In last week's review of good, bad and ugly legislative bills I put HB170 in the "bad" category. This bill, sponsored by Representatives Wilson, Barlow, Hallinan, Larsen and Madden, and Senators Landen and Pappas, drastically increases the licensing fee for health care facilities. The state would now charge $5,000 for a new facility - up from the current fee of $500 - and would then a "renewal" fee of $1,000.
According to the bill, the sole purpose of the licensure fee is to pay for the costs of administering the licensing procedure. Therefore, the logical conclusion from this bill is that the bureaucracy that administers the licenses has expanded by 1,000 percent.
From a common-sense viewpoint, the appropriate legislative response to such an inexplicable explosion of government administration would be to to downsize said bureaucracy by 90 perent. Hopefully, sanity will prevail in this case; as of Trump Day, the bill was referred to the Revenue Committee, so there is a fair chance it will make it to the floor with committee endorsement.
Normally, a bill with a fiscal value of $55-60,000 would not be much to argue about, but on occasion such bills are worth far more than their fiscal value. HB170 is a good example: the potential damage from this bill comes from the fiscal reasoning behind it, not the license fee increase it proposes.
At a time when our state is bleeding jobs; when the private sector is in free-fall, declining more than eight percent in a year; a group of legislators find it more important to craft a bill of such eclectic fiscal value than to write legislation that could actually make a difference for the better for our children's future here in Wyoming.
But that is not all. I do not believe for a moment that the cost of licensing health care facilities has increased by 1,000 percent in one year, nor do I believe that it has happened over a period of years. There is little doubt in my mind that this bill, frankly, is a backdoor method for raking in more money from the private sector to make sure the government bureaucracy in Cheyenne can continue its business as usual.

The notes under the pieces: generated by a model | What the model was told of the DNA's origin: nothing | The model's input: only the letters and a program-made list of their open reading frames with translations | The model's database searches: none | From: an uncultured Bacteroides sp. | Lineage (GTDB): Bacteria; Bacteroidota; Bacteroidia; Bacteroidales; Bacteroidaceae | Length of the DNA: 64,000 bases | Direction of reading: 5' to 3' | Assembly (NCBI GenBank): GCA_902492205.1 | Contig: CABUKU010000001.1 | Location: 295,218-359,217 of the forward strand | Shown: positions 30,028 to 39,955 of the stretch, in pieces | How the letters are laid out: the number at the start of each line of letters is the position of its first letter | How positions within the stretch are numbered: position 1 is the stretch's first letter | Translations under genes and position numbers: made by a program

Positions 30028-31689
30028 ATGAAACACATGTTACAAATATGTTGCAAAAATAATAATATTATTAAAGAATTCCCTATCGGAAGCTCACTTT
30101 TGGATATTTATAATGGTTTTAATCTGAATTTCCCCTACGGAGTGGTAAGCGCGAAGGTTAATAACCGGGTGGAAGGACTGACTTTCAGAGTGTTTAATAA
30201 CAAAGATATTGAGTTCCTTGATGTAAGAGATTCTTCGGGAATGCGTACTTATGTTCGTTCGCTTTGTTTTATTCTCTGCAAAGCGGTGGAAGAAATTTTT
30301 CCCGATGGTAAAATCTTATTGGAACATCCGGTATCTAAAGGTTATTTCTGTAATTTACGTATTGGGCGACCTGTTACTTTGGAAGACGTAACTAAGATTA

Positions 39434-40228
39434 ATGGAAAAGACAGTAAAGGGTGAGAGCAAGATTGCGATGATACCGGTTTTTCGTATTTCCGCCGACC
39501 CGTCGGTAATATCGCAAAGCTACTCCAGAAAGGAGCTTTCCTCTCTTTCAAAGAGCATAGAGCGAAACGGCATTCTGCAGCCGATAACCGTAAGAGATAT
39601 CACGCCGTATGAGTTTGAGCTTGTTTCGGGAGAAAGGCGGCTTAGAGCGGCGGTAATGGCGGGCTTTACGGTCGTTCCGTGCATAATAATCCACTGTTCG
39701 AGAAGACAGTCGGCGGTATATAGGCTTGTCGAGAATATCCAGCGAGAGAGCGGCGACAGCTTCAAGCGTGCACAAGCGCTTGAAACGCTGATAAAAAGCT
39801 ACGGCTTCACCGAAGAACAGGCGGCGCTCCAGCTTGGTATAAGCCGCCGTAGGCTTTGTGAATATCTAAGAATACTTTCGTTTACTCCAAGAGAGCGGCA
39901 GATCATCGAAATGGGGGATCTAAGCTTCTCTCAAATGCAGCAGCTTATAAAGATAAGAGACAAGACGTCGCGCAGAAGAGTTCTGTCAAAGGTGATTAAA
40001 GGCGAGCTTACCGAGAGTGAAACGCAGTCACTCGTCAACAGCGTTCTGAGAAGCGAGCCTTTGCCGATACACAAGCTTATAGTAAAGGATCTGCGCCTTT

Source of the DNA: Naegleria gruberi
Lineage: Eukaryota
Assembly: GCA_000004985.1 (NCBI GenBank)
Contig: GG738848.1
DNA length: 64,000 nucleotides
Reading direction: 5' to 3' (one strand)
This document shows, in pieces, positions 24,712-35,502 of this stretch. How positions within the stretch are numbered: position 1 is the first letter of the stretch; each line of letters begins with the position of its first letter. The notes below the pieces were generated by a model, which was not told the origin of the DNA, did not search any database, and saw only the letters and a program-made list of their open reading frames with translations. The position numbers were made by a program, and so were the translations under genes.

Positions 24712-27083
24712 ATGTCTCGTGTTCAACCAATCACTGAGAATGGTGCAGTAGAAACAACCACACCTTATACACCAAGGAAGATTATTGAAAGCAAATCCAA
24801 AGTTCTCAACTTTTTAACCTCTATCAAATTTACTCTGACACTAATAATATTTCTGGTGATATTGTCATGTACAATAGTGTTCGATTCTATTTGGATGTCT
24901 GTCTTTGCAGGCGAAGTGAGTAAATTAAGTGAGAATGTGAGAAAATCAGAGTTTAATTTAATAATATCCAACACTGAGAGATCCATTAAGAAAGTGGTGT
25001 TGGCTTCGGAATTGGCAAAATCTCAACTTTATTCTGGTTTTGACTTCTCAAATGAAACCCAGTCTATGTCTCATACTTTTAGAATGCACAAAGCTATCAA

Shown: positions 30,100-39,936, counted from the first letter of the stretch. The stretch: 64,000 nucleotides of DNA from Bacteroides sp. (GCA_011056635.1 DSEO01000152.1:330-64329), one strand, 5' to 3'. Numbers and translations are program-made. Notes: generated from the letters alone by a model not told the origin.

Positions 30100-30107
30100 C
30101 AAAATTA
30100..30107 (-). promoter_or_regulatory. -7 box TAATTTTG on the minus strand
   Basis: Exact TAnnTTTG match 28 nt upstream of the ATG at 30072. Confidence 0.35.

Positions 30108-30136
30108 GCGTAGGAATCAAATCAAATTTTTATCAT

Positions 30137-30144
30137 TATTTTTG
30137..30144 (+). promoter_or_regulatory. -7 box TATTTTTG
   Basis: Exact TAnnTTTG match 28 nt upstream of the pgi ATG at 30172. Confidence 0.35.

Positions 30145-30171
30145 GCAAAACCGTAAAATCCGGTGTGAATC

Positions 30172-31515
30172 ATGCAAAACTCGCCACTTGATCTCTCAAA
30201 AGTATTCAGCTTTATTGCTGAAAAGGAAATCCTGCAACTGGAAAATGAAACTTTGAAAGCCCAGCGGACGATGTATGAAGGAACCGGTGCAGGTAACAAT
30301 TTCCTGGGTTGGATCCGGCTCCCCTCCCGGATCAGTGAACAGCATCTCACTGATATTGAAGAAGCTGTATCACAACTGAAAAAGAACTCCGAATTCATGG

Viewed from this angle, HB170 represents a kind of dishonesty in the legislature's relations to voters and taxpayers.
If the bureaucracy that administers the licenses for health care facilities has indeed expanded by 1,000 percent; if the sponsors of this bill can prove that licensing administration has suddenly become ten times more onerous; then I will accept their facts. That, however, does not mean I will accept their remedy; in that case, a removal of the license would be a far more rational solution.
In other words, the sponsors of HB170 represent precisely the kind of statist mindset that will continue to ignore the dire situation that our state is in. To them, protecting government administration is of such high priority that they are willing to go to great length to defend it.
As if to really drive home the point that this bill is all about protecting government against the agony of downsizing, the bill suggests:
The department may establish by rule different licensure and renewal fees for health care facilities based on number of beds or clients.
At this point, I am almost tempted to call The Onion. According to HB170, a tiny revenue stream for government - so small it is barely visible with a fiscal microscope - is now going to bring in much more revenue to pay for a much larger bureaucracy, which will be needed because the fee will now be structured in such a way that it will take many more man hours to assess the fee per facility, than when the fee was small and flat. The bureaucracy, for which the fee hike and new, more complex fee structure is supposed to pay, is needed to administer the higher, more complex fee structure. The fee will use very last penny of the increased revenue to assess the right fee for the right facility, thus paying for itself with new revenue that it can only collect by spending that new revenue.
Feeling dizzy? I don't blame you. Let us walk through the attempted logic behind HB170 one more time.
In the beginning, there was a flat Fee. And the Taxpayer saw that the Bureaucracy was small, and that it was good.
Then the Legislator created the Fee Hike, and said: Let there be more revenue. And there was more revenue, and the Legislator saw it, and it was good.
Then the Legislator said: Let there be many different Fees. And the many different Fees sprawled across the health care facilities, and many a Bureaucrat worked many days to keep track of them.
And the Bureaucracy cost many more monies, and the Fee Hike and the many different Fees gave the Legislator many more monies. And the Legislator saw more monies, and it was good, for the many more monies paid for the many more days that the Bureaucracy had to work.
And on the Seventh Day, when the Bureaucracy rested, and the Legislator suffered from fiscal hangover, the Taxpayer rose from his bed, went to Church and asked God for guidance.
And God said: Let there be an Election. And the Legislator saw the Election, and it was not good.